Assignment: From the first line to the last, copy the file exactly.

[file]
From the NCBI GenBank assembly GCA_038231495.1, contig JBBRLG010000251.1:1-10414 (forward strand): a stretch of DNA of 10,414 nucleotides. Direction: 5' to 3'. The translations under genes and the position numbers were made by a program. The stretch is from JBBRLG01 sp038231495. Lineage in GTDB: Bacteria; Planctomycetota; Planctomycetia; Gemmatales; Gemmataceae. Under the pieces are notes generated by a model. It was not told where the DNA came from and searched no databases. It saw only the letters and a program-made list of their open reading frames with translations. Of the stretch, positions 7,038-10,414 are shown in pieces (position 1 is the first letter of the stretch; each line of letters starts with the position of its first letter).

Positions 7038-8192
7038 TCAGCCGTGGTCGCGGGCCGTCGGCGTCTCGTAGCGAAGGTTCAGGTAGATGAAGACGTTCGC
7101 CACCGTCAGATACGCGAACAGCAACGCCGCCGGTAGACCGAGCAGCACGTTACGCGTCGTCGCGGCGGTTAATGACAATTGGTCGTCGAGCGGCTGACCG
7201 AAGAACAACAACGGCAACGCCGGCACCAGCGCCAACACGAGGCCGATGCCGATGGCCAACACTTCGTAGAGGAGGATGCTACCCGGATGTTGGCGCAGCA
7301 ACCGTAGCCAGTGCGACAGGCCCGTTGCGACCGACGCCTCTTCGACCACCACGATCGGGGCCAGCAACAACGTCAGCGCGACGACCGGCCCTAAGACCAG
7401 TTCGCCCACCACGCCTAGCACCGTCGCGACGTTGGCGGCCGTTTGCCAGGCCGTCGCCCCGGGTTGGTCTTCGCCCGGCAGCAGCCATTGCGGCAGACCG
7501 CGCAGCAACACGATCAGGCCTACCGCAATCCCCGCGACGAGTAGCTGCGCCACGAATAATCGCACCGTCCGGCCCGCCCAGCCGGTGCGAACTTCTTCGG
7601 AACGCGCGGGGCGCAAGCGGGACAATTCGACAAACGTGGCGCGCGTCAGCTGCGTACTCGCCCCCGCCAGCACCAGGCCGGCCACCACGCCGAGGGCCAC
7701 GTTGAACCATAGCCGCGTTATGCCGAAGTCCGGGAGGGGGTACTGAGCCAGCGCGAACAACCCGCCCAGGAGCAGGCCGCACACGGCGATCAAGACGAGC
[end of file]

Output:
From the NCBI GenBank assembly GCA_038231495.1, contig JBBRLG010000251.1:1-10414 (forward strand): a stretch of DNA of 10,414 nucleotides. Direction: 5' to 3'. The translations under genes and the position numbers were made by a program. The stretch is from JBBRLG01 sp038231495. Lineage in GTDB: Bacteria; Planctomycetota; Planctomycetia; Gemmatales; Gemmataceae. Under the pieces are notes generated by a model. It was not told where the DNA came from and searched no databases. It saw only the letters and a program-made list of their open reading frames with translations. Of the stretch, positions 7,038-10,414 are shown in pieces (position 1 is the first letter of the stretch; each line of letters starts with the position of its first letter).

Positions 7038-8192
7038 TCAGCCGTGGTCGCGGGCCGTCGGCGTCTCGTAGCGAAGGTTCAGGTAGATGAAGACGTTCGC
7101 CACCGTCAGATACGCGAACAGCAACGCCGCCGGTAGACCGAGCAGCACGTTACGCGTCGTCGCGGCGGTTAATGACAATTGGTCGTCGAGCGGCTGACCG
7201 AAGAACAACAACGGCAACGCCGGCACCAGCGCCAACACGAGGCCGATGCCGATGGCCAACACTTCGTAGAGGAGGATGCTACCCGGATGTTGGCGCAGCA
7301 ACCGTAGCCAGTGCGACAGGCCCGTTGCGACCGACGCCTCTTCGACCACCACGATCGGGGCCAGCAACAACGTCAGCGCGACGACCGGCCCTAAGACCAG
7401 TTCGCCCACCACGCCTAGCACCGTCGCGACGTTGGCGGCCGTTTGCCAGGCCGTCGCCCCGGGTTGGTCTTCGCCCGGCAGCAGCCATTGCGGCAGACCG
7501 CGCAGCAACACGATCAGGCCTACCGCAATCCCCGCGACGAGTAGCTGCGCCACGAATAATCGCACCGTCCGGCCCGCCCAGCCGGTGCGAACTTCTTCGG
7601 AACGCGCGGGGCGCAAGCGGGACAATTCGACAAACGTGGCGCGCGTCAGCTGCGTACTCGCCCCCGCCAGCACCAGGCCGGCCACCACGCCGAGGGCCAC
7701 GTTGAACCATAGCCGCGTTATGCCGAAGTCCGGGAGGGGGTACTGAGCCAGCGCGAACAACCCGCCCAGGAGCAGGCCGCACACGGCGATCAAGACGAGC